1. Creator of note
The impulse to create grows out of a sense that there’s something missing in the world.
It doesn’t have to be something big. It doesn’t have to intend to right the planet’s wrongs. It just has to emerge from an observation that something needs to be addressed, and only you can do that.
|Yvonne Smith, Kate O'Neill and Karsten |
Soltauer at the opening of Yazoo Taproom,
March 2010. I'm in the picture inasmuch
as I'm behind the camera.
2. Questioner of people
He would have operated just fine as a journalist, as well. He asked some of the most penetrating questions, even of people he met moments before. And he was dogged in his pursuit of getting you to tell your story.
It was Karsten’s way of tapping the essence of a person, and it was done without guile or agenda. He simply and genuinely wanted a better sense of what made you tick. It helped him fill in the gaps of where you could fit in his creation, all the while you were puzzling over this intensely curious man with the vividly blue soul patch.
3. Hugger of friends
He insisted on giving you a hug. He must have rebuffed a half-dozen of my attempts at a handshake before I got the clue that when you greeted Karsten, you were going to hug him. It was part of his ritual, his connection with you, and it became something you looked forward to when you came into contact with him.
4. Lover of Kate
Theirs was an interesting combination to glimpse from afar and up close. She with the pragmatic, data-loving, multi-lingual intellect infused with a liberal dash of whimsy; he with the visual, spatial, emotion-gathering ability to draw out important concepts and redirect meaning with clarity. They were complimentary of each other, and complementary to each other. They are the human embodiment of the relationship between the colors blue and orange.
5. Respecter of time
His studio was his sanctuary, be it when he was in creation mode or when entertaining guests during his and Kate’s now-legendary parties. You entered said sanctuary at your own risk, because more likely than not, you’d end up revealing something about yourself, be it to Karsten alone or to others gathered downstairs, as part of the price of entrance.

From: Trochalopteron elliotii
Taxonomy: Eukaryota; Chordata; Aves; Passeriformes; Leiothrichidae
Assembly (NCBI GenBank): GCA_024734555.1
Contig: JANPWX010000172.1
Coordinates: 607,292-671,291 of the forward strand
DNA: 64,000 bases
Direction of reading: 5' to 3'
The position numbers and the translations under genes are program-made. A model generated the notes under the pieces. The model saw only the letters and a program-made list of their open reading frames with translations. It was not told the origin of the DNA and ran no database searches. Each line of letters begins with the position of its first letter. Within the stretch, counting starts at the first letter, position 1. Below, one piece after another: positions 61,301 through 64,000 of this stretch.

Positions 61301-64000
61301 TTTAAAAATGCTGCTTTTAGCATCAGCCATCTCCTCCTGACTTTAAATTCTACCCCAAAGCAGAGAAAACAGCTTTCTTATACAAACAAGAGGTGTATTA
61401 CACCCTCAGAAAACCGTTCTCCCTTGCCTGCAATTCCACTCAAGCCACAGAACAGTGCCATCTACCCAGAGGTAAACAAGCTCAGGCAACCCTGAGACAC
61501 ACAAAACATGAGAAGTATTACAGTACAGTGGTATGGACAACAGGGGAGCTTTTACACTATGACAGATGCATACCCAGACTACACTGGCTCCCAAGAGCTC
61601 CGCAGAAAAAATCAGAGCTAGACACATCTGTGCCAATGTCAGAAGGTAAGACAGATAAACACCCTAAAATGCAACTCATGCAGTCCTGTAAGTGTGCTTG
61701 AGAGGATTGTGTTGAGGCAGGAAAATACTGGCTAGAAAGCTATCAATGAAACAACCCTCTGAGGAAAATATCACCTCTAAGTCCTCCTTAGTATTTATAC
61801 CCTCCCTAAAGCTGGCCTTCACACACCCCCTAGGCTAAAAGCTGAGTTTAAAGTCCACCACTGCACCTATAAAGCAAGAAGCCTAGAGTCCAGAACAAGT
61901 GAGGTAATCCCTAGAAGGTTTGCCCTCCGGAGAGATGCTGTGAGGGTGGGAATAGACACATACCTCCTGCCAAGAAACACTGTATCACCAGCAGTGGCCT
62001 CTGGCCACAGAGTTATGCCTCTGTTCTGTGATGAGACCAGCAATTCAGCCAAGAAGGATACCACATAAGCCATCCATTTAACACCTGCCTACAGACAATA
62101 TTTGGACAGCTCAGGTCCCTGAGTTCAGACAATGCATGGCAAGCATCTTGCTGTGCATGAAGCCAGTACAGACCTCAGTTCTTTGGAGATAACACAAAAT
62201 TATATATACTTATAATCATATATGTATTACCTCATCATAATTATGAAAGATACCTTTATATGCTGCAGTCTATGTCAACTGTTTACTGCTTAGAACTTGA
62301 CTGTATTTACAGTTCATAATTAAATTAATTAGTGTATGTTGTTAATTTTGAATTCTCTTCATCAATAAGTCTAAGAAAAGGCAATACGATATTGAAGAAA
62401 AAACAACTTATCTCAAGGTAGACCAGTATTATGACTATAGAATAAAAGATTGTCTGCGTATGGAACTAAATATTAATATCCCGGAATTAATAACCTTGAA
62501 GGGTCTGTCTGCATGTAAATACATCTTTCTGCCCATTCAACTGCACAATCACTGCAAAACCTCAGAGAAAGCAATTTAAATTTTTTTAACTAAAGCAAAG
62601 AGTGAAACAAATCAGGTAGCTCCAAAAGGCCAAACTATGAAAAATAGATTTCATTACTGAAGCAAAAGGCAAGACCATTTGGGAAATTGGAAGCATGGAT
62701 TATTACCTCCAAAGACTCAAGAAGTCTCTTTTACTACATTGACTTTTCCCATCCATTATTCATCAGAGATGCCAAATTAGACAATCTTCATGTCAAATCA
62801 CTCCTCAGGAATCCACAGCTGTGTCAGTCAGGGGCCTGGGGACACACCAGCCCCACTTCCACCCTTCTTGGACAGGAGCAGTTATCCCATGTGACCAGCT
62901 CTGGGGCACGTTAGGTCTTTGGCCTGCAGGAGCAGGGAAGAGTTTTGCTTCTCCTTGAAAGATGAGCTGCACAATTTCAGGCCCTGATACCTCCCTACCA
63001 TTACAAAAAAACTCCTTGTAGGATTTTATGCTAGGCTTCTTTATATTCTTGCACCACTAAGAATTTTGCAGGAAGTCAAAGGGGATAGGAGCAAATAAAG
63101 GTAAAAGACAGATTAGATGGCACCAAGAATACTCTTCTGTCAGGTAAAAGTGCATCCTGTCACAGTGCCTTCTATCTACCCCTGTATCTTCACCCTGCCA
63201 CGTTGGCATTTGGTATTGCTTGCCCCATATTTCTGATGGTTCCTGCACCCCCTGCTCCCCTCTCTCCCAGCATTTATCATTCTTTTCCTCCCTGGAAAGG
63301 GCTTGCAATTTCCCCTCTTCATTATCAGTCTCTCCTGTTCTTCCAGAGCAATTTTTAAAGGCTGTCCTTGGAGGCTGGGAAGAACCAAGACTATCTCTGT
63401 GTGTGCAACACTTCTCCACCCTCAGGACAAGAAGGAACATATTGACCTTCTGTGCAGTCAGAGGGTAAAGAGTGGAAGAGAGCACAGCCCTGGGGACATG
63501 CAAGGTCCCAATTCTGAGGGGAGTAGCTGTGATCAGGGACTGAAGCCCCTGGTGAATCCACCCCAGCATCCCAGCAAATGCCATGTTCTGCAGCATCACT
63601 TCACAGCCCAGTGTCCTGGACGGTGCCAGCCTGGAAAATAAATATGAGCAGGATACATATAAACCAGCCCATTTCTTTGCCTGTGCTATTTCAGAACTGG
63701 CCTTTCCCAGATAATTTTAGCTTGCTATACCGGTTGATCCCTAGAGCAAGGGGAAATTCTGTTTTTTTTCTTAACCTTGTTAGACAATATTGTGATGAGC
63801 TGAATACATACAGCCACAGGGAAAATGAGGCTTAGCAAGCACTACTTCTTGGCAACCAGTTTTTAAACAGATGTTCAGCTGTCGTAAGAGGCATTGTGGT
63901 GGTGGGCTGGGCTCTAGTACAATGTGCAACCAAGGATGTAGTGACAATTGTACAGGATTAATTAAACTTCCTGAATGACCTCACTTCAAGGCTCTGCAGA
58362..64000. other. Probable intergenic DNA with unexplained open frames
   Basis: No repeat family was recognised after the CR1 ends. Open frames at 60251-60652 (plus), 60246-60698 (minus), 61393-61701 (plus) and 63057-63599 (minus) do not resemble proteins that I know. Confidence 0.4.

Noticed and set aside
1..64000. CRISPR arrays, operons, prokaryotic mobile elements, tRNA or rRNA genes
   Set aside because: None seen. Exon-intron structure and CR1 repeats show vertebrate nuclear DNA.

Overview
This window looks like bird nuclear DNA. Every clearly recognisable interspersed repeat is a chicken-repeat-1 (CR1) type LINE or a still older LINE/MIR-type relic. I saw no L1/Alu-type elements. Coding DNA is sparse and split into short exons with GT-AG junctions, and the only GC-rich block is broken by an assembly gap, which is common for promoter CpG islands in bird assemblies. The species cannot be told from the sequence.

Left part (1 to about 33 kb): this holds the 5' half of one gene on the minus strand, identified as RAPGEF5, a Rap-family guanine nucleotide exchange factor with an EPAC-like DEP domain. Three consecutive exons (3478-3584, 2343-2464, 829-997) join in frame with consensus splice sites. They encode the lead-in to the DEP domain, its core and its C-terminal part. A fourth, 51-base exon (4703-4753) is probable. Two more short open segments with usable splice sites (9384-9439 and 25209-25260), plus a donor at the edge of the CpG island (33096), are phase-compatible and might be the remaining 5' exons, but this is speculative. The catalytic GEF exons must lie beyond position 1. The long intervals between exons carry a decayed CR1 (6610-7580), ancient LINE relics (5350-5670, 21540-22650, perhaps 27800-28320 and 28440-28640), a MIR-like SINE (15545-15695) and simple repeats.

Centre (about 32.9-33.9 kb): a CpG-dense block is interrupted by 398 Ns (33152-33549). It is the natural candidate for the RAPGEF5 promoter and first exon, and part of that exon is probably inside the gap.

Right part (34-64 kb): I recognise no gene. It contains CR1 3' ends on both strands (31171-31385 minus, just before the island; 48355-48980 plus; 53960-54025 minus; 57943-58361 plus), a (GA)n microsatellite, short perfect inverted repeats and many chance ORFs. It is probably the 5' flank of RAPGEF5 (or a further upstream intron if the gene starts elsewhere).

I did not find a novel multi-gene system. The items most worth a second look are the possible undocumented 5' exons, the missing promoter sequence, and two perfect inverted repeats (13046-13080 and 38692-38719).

But if you took a few moments to look around at the walls, at the items and images and totems that served to inspire Karsten, you picked up on a few things. One, there was a very definite sense of order, as items were neatly placed on the walls, grouped very carefully. And two, many of the images were from times gone by, not specifically retro or antique, but more from a sense of wanting to learn from the past.
Combine that with the house the studio resides within being one of the oldest in Germantown, and you get the sense of Karsten as a man without a time, neither comfortable nor uncomfortable with the age he lived in, but rather belonging to all time at once. As he does now.
6. Keeper of forever
Creativity itself is an ephemeral process; to tell somebody you can describe it easily is to lie to them. I’ve spent more than 20 years around musically creative people, attempting to translate their process and their output to a general public. Trying to encapsulate creativity of visual art is an even more complex (and perhaps futile) pursuit. But it seems to come down to taking something that means something to you and expressing it in a way that means something to somebody else.
The following is the closing slice of a poem from another visual artist friend of mine:
From “Fingerprint” by Kim Thomas:
If I lay you down on my heart
and cut around the edges
and then give it to you,
I have given you the part of me
that is shaped like you.
Full of breath and spirit,
I am calmed and stilled to have completed today.
It’s emblematic of what Karsten did for so many of us…take a piece of himself and shape it into something we will keep with us forever.
I wrote this Tuesday in a far more public, far less personal space, but I wish to say it again: Yours is a beautiful, curious spirit separated from us far too soon. We will carry it with us always, and will never see the color blue the same.
Powerful & Insightful statement: "Combine that with the house the studio resides within being one of the oldest in Germantown, and you get the sense of Karsten as a man without a time, neither comfortable nor uncomfortable with the age he lived in, but rather belonging to all time at once. As he does now."
Great post Lucas.
"He was not of an age, but for all time." Ben Jonson, speaking of Shakespeare, but seemed apropos.
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